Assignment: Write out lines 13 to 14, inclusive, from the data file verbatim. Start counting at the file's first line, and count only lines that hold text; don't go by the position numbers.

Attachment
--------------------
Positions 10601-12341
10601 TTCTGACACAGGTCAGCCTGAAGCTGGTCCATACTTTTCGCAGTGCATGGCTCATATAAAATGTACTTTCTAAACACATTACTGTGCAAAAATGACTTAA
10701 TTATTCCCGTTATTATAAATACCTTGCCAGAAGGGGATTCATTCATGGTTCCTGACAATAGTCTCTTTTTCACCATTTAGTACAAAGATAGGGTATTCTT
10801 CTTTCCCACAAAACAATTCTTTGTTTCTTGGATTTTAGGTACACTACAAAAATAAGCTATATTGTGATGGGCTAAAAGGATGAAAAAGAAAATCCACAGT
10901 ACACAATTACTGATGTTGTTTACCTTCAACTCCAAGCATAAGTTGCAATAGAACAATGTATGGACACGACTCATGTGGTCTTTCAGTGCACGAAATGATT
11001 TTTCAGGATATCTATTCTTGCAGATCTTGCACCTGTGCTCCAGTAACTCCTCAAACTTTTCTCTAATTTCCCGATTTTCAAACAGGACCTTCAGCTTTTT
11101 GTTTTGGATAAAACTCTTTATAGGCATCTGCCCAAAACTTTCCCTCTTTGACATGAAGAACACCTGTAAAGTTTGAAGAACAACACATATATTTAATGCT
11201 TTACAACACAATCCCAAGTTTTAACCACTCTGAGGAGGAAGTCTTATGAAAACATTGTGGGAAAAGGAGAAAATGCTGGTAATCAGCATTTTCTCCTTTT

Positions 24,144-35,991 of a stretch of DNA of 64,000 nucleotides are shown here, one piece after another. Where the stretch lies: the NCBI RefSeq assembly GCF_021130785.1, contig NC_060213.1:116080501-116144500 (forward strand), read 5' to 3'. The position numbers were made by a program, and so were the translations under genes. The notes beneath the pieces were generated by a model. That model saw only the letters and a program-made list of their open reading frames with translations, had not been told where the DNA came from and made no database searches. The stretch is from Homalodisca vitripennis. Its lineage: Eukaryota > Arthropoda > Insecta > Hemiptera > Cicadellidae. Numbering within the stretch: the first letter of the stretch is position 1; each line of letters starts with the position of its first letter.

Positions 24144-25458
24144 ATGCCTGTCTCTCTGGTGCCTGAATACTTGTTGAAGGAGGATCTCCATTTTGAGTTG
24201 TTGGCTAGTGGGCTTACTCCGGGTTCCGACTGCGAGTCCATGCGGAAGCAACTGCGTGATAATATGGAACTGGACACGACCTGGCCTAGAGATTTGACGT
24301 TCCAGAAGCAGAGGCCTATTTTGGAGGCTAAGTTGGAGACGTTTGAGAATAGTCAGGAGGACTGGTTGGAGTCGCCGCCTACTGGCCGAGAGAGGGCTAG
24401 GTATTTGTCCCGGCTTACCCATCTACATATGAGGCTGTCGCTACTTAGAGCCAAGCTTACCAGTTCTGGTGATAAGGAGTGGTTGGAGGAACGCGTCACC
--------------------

24301 TCCAGAAGCAGAGGCCTATTTTGGAGGCTAAGTTGGAGACGTTTGAGAATAGTCAGGAGGACTGGTTGGAGTCGCCGCCTACTGGCCGAGAGAGGGCTAG
24401 GTATTTGTCCCGGCTTACCCATCTACATATGAGGCTGTCGCTACTTAGAGCCAAGCTTACCAGTTCTGGTGATAAGGAGTGGTTGGAGGAACGCGTCACC